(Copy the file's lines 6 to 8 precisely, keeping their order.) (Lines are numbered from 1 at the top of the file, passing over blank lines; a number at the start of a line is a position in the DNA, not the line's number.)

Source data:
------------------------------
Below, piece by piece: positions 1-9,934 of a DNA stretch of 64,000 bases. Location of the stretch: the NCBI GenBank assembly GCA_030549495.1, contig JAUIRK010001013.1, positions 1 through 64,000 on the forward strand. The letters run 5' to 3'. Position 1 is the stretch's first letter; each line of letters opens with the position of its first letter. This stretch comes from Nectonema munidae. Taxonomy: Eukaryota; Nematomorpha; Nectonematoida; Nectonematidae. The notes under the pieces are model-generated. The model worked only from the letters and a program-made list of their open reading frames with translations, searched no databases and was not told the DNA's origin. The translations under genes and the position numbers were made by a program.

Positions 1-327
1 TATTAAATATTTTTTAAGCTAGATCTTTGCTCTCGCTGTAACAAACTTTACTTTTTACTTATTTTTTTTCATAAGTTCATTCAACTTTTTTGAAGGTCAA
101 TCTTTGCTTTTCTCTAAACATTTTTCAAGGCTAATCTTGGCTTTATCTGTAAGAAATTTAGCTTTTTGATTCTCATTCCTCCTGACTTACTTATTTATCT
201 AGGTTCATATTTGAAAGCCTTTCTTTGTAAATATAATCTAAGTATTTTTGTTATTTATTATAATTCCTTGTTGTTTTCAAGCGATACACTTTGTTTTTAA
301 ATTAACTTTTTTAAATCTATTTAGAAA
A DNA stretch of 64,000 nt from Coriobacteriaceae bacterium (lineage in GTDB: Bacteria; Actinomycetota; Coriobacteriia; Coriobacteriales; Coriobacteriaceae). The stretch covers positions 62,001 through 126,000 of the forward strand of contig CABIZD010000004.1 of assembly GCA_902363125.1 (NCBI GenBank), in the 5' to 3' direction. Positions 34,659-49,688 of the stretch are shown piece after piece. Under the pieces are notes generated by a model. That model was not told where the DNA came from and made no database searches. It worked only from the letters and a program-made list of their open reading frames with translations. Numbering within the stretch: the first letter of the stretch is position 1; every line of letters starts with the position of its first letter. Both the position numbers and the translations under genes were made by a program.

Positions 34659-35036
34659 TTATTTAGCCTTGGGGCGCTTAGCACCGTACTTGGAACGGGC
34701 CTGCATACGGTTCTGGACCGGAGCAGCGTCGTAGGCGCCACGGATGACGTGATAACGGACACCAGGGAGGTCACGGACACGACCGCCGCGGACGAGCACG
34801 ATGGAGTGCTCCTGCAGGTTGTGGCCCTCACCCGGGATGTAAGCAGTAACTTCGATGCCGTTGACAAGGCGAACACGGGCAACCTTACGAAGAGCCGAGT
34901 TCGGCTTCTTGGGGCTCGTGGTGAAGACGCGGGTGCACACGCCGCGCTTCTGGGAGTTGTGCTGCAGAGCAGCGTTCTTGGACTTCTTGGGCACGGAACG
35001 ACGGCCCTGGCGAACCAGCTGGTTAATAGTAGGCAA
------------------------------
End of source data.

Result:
301 ATTAACTTTTTTAAATCTATTTAGAAA
A DNA stretch of 64,000 nt from Coriobacteriaceae bacterium (lineage in GTDB: Bacteria; Actinomycetota; Coriobacteriia; Coriobacteriales; Coriobacteriaceae). The stretch covers positions 62,001 through 126,000 of the forward strand of contig CABIZD010000004.1 of assembly GCA_902363125.1 (NCBI GenBank), in the 5' to 3' direction. Positions 34,659-49,688 of the stretch are shown piece after piece. Under the pieces are notes generated by a model. That model was not told where the DNA came from and made no database searches. It worked only from the letters and a program-made list of their open reading frames with translations. Numbering within the stretch: the first letter of the stretch is position 1; every line of letters starts with the position of its first letter. Both the position numbers and the translations under genes were made by a program.

Positions 34659-35036